Interviewer: I know your original work is just over three minutes and Emerson, Lake & Palmer have managed to turn it into a nine minute work.

Copland: (Laughs) Exactly, well, it's those six minutes in the middle...(laughs)
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Re: Emerson, Lake & Palmer

Postby Matt Wilson » 27 Jun 2021, 23:40

Yeah, I read that too. Guess there are differing opinions about how Copland felt about ELP performing his work. As I said, he surely profited from it, so the taste couldn't have been that bitter.

Here's what Romano has to say:

"The band sent Copland the music to ask permission and he said something along the lines of, 'If I was able to stop you, I would,' " remembers Sinfield. Copland's response was certainly radically different from Ginastera's but that didn't stop ELP. They pressed on, regardless of whether the composer had given his blessing or not. Crazy: Rock audiences were introduced to Copland, as Works, Volume 1 became a top 20 US hit in 1977. But this did little to calm Copland, who apparently could hold a grudge. More than a decade later, when Emerson and Palmer joined forces with Robert Berry to form the band 3, Copland reps refused to let the band televise a performance of "Fanfare for the Common Man" at Atlantic Records' fortieth anniversary concert bash at Madison Square Garden in May 1988.

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Re: Emerson, Lake & Palmer

Postby Jimbly » 27 Jun 2021, 23:58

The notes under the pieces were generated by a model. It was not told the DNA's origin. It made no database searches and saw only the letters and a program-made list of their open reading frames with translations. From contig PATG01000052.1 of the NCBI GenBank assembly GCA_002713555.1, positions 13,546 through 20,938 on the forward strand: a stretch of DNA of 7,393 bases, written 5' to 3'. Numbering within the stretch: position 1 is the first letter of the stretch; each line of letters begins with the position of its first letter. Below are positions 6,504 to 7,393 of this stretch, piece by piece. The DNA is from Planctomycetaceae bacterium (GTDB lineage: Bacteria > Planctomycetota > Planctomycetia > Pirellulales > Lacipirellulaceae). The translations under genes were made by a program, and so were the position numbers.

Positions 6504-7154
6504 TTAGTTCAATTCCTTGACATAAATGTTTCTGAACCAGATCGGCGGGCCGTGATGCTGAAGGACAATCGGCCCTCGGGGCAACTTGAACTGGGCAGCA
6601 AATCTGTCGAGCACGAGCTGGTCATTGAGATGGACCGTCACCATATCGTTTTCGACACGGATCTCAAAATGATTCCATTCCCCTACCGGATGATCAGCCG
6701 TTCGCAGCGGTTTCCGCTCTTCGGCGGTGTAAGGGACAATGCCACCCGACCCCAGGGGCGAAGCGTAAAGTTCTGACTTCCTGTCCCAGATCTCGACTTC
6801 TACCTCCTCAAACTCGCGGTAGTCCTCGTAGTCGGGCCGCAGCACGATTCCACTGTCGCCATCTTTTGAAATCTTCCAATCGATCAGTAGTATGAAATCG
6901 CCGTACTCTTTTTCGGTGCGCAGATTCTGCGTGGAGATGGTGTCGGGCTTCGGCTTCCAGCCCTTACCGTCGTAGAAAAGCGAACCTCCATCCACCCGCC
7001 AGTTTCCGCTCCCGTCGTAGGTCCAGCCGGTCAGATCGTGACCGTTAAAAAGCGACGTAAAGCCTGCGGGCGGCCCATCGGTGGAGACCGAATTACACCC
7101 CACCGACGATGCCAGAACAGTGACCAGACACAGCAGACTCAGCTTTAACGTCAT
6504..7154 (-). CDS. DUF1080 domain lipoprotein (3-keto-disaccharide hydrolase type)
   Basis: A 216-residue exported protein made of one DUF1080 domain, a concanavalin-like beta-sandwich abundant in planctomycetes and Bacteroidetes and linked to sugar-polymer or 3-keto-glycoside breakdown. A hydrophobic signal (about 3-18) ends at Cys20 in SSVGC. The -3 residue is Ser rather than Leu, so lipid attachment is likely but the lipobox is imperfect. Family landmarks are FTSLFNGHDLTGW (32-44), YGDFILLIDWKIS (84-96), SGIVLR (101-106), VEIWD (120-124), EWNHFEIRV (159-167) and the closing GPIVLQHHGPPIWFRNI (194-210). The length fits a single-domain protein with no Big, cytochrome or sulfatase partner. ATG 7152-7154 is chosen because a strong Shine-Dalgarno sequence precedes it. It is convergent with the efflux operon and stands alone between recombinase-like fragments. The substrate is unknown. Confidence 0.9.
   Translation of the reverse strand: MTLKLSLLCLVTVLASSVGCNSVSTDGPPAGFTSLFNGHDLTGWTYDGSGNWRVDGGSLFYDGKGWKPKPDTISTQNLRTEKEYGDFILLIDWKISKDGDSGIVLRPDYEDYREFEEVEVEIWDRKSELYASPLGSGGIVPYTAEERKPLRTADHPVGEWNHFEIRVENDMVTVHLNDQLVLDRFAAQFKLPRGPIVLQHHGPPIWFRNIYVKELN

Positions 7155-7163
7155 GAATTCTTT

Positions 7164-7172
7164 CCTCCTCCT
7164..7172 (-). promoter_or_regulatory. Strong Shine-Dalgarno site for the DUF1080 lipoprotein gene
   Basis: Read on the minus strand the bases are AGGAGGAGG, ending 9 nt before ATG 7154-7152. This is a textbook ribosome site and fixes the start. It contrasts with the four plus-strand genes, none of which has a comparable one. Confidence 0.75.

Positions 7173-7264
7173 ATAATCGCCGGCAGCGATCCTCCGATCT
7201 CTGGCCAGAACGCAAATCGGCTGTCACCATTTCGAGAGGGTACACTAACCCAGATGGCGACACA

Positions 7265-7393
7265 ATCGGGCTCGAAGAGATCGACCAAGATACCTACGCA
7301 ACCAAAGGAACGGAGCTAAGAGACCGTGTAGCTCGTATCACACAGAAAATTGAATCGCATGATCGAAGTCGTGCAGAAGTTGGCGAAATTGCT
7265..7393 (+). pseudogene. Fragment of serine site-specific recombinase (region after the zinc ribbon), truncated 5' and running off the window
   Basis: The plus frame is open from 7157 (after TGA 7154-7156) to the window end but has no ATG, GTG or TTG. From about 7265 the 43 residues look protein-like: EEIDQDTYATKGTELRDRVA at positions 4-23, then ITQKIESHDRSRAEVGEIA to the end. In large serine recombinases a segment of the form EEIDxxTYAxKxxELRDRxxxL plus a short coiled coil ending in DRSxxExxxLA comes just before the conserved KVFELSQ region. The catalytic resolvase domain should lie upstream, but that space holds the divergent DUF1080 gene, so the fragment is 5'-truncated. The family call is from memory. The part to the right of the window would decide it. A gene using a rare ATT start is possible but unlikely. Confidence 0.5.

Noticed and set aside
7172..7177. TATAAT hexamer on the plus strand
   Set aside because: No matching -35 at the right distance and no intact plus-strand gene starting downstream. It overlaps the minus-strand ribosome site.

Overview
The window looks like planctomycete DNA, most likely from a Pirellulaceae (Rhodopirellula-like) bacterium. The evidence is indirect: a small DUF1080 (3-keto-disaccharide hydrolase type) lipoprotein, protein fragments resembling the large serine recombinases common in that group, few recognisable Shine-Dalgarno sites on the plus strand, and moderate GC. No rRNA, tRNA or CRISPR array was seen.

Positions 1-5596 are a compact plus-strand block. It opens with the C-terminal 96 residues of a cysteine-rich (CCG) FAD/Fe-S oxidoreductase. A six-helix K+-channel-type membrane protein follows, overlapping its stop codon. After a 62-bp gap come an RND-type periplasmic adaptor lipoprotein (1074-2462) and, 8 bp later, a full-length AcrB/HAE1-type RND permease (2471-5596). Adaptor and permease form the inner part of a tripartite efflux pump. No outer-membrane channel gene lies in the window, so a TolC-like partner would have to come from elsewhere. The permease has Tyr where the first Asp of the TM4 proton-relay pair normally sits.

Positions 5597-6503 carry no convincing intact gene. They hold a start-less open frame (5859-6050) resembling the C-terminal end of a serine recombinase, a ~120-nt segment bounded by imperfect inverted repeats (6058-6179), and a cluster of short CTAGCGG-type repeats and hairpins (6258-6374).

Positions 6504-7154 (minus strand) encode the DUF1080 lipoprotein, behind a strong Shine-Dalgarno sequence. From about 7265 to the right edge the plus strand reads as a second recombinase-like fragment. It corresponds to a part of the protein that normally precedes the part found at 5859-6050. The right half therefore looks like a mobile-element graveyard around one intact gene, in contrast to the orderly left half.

I suppose he could have different thoughts over the years. Rock audiences were introduced to Copland when Hoedown was featured on Trilogy. Also The Stones used Fanfare as their intro long before Works was released.

Anyway it's Love Beach next, can't wait.
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Re: Emerson, Lake & Palmer

Postby Matt Wilson » 28 Jun 2021, 00:11

You already missed the Love Beach review. Scroll up.

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In Concert
Naturally, they toured extensively during the Works period with an orchestra for some of the dates which proved unfeasible financially. The shows were good though and another live LP was squeezed out before decade's end. You can get the whole thing and then some on the Works Volume 2 two-disc remastered CD. The expanded version was also released in 1993 as Works Live. This album isn't on my Fanfare box set, so I'm playing the Works Volume 2 CD version. This is what Works Live looks like:
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1."Introductory Fanfare"
Just like it says.

2."Peter Gunn"
This left field choice is quite good as an in-concert warm up. I've always enjoyed the Mancini number and this version is no exception.

3."Tiger in a Spotlight"
And we're reminded what album they were promoting at the time. Sounds better here for some reason. I'm digging Keith's solo! They sound loose.

4."C'est la Vie"
They get this out of the way early and again - I'm almost digging it more here than the studio version. Perhaps I'm overly fond of live ELP and it's not like this record salvaged their ailing reputation or anything but it sounds good right now, especially the orchestra.